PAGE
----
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Lectio Divina

Posted by Betsy McCall from Art Monastery Project


Group size

1 – 500

Is participant experience relevant?

It's okay if participants haven't seen the inside of a classroom in years.

Physical trust needed

Mental trust needed


Material Description

--Printouts of the text (I find it works best if each participant has their own printout so that they can refer to it throughout the exercise. You can either print the text on a full sheet of paper, leaving lots of blank space for them to write in, or ask them to bring their own journals or sketchbooks.)
Writing & drawing materials.
--A timer
--A bell

Create materials quick and dirty

20 min

Create materials with love and care

60 min



30 minutes – 60 minutes

Experience level of the facilitator

taken part OR some facilitation experience

Number of facilitators


Location requirements

Tables & chairs in a quiet space


Level of activation


Woo-Woo Level – How touchy-feely is this method?

From 1.Rationalist-Materialist “No feelings here, folks.” to 5.Esoteric-Shamanic Bleeding Heart:

Innovation Phases:

3 Fostering New Perspectives & Ways of Thinking

Method Category:

Idea generator


A step-by-step creative process adapted from ancient monastic practices for deepening your relationship with a particular text.


Sacred Writing, Sacred Listening, Sacred Reading



"Lectio Divina" is Latin and translated as "sacred reading". Lectio Divina is an ancient monastic practice originating from Benedictine monasteries. It can be done with any meaningful poem, inspirational or sacred text.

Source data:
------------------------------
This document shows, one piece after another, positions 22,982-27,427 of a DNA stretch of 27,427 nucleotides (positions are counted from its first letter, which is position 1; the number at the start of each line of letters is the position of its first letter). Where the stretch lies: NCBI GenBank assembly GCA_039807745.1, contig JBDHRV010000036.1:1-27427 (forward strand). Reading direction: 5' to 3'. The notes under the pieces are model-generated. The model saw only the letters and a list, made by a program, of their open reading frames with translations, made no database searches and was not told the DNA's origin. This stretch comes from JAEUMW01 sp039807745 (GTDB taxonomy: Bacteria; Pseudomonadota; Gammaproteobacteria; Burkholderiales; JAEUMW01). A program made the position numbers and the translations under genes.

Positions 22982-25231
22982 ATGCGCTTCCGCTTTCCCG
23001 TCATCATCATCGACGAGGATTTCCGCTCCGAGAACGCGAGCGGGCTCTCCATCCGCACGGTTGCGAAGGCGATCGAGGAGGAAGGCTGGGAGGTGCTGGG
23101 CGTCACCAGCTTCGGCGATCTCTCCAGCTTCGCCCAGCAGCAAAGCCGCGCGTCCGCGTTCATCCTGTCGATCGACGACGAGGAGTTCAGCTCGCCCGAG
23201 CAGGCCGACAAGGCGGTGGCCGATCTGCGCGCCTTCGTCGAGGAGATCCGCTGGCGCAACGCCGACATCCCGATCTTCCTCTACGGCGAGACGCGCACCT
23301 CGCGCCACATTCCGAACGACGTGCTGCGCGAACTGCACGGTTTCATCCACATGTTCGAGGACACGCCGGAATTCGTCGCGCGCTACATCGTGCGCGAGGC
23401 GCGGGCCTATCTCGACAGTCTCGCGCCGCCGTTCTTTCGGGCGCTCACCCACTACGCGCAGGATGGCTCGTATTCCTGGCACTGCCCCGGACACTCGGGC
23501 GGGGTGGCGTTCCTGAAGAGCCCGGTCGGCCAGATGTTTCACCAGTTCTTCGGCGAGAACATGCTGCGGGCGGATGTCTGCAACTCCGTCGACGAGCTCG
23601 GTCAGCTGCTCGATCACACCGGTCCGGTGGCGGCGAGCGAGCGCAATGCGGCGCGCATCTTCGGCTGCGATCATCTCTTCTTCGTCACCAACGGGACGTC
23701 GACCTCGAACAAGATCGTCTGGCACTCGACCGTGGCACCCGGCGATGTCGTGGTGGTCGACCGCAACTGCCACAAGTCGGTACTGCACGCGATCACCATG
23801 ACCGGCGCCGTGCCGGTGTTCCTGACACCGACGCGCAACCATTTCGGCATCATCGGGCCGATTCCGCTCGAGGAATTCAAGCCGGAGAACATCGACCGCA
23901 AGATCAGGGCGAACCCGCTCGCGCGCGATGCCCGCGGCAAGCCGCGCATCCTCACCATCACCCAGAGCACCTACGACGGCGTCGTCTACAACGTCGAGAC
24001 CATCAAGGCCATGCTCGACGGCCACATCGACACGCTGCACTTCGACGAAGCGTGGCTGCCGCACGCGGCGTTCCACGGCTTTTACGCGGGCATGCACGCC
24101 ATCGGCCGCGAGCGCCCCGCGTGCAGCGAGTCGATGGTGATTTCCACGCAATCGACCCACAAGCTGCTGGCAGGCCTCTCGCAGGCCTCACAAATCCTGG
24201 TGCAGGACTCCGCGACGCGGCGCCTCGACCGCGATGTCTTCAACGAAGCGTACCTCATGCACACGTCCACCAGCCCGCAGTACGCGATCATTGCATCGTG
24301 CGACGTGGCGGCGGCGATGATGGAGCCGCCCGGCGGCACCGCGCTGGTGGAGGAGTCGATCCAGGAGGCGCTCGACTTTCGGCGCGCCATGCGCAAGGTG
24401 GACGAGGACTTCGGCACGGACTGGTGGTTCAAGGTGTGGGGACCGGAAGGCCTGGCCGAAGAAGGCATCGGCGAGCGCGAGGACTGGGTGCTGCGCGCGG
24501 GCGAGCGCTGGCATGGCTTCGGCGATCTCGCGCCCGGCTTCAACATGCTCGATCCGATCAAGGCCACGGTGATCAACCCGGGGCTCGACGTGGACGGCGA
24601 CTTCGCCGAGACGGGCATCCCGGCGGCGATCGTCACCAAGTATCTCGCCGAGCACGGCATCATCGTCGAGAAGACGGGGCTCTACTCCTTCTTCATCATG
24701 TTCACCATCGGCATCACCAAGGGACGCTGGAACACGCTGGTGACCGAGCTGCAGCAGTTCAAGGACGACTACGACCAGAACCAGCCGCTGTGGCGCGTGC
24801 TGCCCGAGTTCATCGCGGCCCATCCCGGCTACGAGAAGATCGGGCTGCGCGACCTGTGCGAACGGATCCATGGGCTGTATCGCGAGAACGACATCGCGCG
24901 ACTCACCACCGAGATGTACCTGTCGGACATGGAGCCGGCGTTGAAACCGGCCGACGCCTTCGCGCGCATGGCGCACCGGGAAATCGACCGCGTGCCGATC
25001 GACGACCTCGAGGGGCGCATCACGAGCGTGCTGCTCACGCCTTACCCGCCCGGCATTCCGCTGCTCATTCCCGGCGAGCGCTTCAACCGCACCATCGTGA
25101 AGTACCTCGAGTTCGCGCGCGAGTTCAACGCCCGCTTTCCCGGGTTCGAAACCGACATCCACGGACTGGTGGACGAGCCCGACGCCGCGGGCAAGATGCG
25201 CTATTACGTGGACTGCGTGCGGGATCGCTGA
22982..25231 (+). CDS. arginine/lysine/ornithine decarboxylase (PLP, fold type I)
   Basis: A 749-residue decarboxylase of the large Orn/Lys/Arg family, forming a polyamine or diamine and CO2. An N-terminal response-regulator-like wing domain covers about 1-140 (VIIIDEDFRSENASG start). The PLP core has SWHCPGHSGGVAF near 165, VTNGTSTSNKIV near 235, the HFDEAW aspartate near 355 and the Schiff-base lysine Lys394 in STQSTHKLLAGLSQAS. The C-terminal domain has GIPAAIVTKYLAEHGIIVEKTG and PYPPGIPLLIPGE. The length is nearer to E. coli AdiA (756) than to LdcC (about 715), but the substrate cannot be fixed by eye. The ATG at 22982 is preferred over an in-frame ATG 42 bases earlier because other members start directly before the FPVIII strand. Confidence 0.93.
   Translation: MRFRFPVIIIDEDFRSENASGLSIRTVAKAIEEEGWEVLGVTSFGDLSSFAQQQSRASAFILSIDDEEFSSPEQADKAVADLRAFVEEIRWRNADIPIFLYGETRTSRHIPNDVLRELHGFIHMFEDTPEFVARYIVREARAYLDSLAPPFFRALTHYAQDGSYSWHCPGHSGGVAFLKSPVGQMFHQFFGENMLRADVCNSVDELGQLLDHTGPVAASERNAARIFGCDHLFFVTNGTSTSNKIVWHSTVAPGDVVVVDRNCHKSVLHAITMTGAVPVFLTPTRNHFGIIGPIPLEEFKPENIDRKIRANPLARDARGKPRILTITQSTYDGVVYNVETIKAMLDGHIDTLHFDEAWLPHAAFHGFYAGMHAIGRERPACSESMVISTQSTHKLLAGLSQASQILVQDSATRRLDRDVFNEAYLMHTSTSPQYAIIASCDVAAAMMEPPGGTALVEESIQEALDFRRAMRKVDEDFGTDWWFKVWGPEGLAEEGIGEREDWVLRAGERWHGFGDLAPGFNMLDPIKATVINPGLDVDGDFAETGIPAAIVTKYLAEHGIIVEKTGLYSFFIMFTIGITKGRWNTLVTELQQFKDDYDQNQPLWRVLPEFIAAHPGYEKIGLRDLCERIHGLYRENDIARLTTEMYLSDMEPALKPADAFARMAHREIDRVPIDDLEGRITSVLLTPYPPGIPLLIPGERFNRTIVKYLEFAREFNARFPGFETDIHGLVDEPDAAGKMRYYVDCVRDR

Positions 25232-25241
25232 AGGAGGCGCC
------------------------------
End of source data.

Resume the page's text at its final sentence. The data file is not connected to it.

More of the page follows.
St. Benedict, author of one of the first monastic rules, required a significant portion of the day be devoted to Lectio. Monks would follow this process as a way of studying the sacred texts of the Bible. This version is adapted for creative pursuits by Christine Paintner from Abbey of the Arts.


St. Benedict, adapted by Christine Paintner, Abbey of the Arts



PREPARATION (excluding materials)

It's important to release the thinking mind in this process.
St. Benedict began his Rule with "Listen with the ear of your heart."
Using Lectio Divina with a sacred text means that the text will meet you wherever you are today, right now. If you use the same text on a different day, it will hold something different for you.
There are four primary movements of this contemplative practice.

First prepare: take time to become present, have your tools ready, connect with your breath, draw your awareness down from your head into your heart.

1 Lectio (Reading, Listening) ~ 5 minutes

Read the text slowly -- really slowly. Way more slowly than you usually read. Listen for a word or phrase that calls you, lights up for you, disturbs or resonates or beckons. Don't read with your mind. Read with your heart. Listen with the ear of your heart.

2 Meditatio (Reflecting, Receiving) ~ 10 minutes

Savor the word. Allow it to unfold for you. Sit with it. Repeat it. Don't THINK about it, just be with it and let it do whatever it is going to do with your subconscious. Allow images, memories, feelings to emerge. Notice them. Keep coming back to the word or phrase. 

3 Oratio (Responding) ~ 20 minutes